SHOFTIM, Deuteronomy 16:18-21:9
Not imitating the other nations of the world is a fundamental Judaic concept. The Torah forbids bodily mutilation as a foreign practice, as it does several specific hair styles and idolatrous rites. The Jewish people, instead, should remain unique, pious in thought as well as action.
So it comes as a surprise when in this week's portion, following commands related to the functioning of a court-based legal system, the Torah actually condones the request of the people to "set a king over me, as do all the nations about me."
Later in the Book of I Samuel, when the people demand the prophet to "appoint a king for us, to govern us like all other nations," they're derided by God for rejecting his sovereignty.
It's as if the Divinely given law is either suffering from some sort of split personality or is passive-aggressive in its dealing with the question of a Jewish king. Is the establishment of the monarchy, later typified in all its greatness with the throne of King David, a necessary evil? Is it something merely condoned by scripture as a natural outgrowth of the human condition?
Or is a functioning monarchy a Heavenly precept, a prerequisite for perfecting the world and the consequence of another command in this week's portion: "Justice, justice shall you pursue?"
Commentators seem to be split themselves on the issue, with Nachmanides and the Or HaChayim explaining that the Torah allows the existence of a king, with certain limitations -- he cannot have many wives or have an overabundance of material wealth -- but does not command to establish a monarchy. Maimonides and the Kli Yakar, on the other hand, view the monarchy as an obligation, one of three commands incumbent on the entire Jewish people after conquering the Land of Israel.
Many of the commentaries note that when the people actually do request a king of Samuel, their intent is not to fulfill the precepts found in the Torah: They're fed up with the prophet and want to be like all the nations around them. They want to be idolaters and they want a king who will condone such actions.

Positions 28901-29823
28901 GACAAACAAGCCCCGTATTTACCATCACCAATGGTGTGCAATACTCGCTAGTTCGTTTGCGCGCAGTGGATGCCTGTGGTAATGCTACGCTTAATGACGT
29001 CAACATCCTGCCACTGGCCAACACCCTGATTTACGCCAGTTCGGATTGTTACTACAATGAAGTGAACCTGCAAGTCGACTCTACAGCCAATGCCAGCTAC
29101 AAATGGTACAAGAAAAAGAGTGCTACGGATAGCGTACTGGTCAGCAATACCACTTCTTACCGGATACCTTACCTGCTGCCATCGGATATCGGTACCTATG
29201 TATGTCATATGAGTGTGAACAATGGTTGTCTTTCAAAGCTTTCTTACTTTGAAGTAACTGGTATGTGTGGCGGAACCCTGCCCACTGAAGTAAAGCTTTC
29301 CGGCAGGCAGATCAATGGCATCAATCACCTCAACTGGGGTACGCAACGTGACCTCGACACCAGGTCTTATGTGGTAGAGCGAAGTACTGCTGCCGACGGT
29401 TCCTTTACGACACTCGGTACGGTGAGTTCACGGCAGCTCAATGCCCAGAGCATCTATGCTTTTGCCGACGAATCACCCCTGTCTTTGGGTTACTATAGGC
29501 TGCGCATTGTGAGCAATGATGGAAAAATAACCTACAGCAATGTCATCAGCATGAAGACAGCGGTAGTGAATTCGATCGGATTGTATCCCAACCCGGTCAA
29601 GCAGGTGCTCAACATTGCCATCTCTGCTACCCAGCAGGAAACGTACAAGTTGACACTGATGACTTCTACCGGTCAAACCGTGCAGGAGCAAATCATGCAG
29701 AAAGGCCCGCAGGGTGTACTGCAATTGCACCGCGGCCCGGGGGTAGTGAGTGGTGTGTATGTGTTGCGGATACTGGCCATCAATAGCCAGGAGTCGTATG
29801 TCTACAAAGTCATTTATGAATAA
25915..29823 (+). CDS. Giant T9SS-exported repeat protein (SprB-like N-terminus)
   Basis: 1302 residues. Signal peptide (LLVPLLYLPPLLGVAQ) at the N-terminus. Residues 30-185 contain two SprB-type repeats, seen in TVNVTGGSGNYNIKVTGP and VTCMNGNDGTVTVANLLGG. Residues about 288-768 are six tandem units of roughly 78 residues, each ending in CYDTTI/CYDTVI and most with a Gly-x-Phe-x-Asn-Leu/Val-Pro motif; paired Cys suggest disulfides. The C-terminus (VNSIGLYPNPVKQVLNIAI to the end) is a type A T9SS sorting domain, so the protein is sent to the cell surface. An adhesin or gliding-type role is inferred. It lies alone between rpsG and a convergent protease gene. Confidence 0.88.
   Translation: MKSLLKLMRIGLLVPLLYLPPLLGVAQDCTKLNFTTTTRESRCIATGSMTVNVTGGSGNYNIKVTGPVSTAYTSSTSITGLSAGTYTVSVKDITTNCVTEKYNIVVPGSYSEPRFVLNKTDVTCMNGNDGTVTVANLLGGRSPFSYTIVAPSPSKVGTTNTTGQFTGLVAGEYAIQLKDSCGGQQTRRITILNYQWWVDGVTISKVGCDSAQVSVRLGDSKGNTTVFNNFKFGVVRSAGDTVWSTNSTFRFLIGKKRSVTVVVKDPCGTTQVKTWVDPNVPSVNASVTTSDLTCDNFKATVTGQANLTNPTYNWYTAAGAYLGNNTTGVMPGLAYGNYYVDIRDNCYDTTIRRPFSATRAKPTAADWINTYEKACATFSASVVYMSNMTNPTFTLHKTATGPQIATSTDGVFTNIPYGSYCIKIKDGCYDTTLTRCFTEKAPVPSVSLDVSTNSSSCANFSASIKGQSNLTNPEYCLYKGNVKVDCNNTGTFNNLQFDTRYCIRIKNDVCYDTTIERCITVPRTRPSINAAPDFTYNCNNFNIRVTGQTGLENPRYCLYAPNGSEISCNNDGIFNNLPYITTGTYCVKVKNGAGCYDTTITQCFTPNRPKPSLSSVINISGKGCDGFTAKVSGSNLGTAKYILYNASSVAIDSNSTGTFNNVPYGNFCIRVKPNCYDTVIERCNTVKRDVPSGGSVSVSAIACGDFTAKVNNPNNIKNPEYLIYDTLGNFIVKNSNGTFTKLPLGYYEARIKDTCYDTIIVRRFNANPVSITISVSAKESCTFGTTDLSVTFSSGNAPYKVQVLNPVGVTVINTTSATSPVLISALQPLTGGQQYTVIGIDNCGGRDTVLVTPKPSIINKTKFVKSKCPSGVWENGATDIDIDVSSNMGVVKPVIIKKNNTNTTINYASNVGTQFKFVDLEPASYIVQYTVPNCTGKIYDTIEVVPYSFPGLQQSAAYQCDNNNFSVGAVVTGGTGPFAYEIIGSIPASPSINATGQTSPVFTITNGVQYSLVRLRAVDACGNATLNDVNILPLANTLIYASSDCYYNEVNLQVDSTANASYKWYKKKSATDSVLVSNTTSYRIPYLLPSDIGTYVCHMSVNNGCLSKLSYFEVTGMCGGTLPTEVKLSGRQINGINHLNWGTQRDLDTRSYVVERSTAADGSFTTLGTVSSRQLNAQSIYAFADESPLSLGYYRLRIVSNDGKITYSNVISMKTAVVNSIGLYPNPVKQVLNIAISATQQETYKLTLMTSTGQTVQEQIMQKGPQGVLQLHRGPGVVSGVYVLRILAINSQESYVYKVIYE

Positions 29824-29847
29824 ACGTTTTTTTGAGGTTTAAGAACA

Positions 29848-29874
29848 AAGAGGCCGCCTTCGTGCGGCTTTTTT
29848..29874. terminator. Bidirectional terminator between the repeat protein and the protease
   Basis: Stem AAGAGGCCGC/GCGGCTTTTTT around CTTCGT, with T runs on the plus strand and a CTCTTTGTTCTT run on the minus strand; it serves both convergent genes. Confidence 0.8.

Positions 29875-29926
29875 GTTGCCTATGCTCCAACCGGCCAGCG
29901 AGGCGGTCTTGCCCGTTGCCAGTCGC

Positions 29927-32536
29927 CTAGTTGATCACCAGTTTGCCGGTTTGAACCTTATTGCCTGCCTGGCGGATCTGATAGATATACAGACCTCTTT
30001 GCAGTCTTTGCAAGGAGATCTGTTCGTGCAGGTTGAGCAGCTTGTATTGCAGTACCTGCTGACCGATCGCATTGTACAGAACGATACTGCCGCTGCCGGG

But the concept of a king found in this week's portion is entirely different. Far from a figurehead, the king is a righteous individual who is commanded to keep a second copy of the Torah with him at all times. He's a teacher, as well as a warrior; a living example, like Moses, of piety.
It's interesting that the Torah ties the request for a king to a period following the conquering and settling of the land. The message is that it's precisely at that time, after a campaign of waging war and emerging victorious, that the people can become complacent in their religious lives. They might mistakenly assume that their victory resulted from their own prowess in battle, instead of in the power of the One Above.
The solution is to appoint a king, who can instruct the people in the proper service of the Almighty and serve as the model of supreme sovereignty. Just as a king's commands must be obeyed without question or thought, so, too, true Torah service demands accepting, in the language of the Sages, the yoke of Heaven.
This message has relevance in our lives. All too often, each one of us is lured into thinking that we are the center of the universe, that our success is entirely dependent on our own abilities.
With four weeks to prepare for Rosh Hashanah and the crowning again of the Creator as our king, let's remember that the world is in His hands and our work in it is not yet done.
Rabbi Joshua Runyan, former news editor of the Jewish Exponent, is the editor of Chabad.org News. E-mail him at: email@example.com .